Stars are born in high density areas of space called nebulas. A nebula (as defined by Dictionary.com) is: A diffuse mass of interstellar dust or gas or both, visible as luminous patches or areas of darkness depending on the way the mass absorbs or reflects incident radiation. The stars are born because of the gravity of the nebula acts on itself, condensing the gas and dust into a protostar.
A protostar is a very small star. The protostar begins to heat up, and if it has enough matter the core temperature reaches 15 million degrees Fahrenheit. At 15 million degrees Fahrenheit nuclear reactions occur in which hydrogen fuses to form helium. The star then begins to release energy which stops it from contracting, and it causes the star to shine. When a star starts to shine it is called a "main sequence star". A star remains in main sequence depending on its solar mass. A star of about 1 solar mass will remain in main sequence for about 10 billion years. After all of the star's hydrogen has been used to form helium, it begins to cool down and the helium fuses to carbon and the star expands, becoming a red giant (when a star becomes a red giant with no more hydrogen left to burn it is out of the main sequence.)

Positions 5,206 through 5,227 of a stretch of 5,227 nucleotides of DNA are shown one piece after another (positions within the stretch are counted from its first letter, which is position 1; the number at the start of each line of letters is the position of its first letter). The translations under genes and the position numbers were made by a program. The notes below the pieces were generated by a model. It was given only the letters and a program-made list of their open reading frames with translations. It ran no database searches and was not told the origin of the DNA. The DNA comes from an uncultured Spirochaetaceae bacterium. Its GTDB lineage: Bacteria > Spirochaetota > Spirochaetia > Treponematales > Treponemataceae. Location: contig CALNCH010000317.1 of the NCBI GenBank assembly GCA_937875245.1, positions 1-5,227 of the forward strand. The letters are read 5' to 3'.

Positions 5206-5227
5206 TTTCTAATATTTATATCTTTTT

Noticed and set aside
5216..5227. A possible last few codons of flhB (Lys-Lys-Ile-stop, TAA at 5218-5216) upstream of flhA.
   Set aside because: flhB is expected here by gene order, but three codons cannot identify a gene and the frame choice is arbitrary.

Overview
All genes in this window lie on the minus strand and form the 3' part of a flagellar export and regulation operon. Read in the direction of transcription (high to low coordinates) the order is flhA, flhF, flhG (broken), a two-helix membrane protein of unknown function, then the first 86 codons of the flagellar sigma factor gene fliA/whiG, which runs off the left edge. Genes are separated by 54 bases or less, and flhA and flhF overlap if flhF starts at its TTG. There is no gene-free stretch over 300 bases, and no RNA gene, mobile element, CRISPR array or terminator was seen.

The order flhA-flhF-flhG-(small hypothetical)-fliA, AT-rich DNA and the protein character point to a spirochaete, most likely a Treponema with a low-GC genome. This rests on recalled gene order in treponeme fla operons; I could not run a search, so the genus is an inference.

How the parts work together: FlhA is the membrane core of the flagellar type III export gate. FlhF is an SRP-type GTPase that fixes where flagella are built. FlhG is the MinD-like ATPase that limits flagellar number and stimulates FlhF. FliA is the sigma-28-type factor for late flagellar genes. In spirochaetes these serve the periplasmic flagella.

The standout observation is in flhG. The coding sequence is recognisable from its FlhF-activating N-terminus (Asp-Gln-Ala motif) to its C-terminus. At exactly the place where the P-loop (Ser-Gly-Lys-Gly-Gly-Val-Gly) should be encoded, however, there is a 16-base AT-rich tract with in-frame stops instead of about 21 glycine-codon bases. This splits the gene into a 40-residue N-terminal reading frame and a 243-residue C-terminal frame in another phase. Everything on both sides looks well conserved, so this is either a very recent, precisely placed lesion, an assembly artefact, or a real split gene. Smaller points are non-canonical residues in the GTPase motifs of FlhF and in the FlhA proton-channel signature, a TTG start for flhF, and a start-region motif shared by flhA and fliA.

The red giant keeps expanding until all of its helium runs out and then all of the outer layers drift away from the core as a gaseous shell. The gas that surrounds the core is called a "Planetary Nebula". The core that is left then becomes a "white dwarf". After the white dwarf cools down enough it stops shining and dies, forming a "black dwarf".
Another life cycle of a star involves a star with a mass of 10 solar masses or more. These stars evolve similarly to stars of about 1 solar mass until they reach "main sequence". The star shines bright until all of its hydrogen has fused to form helium. This takes only millions of years, compared to the billions it takes smaller stars. The huge star then becomes a Red Supergiant with a helium core. As the...
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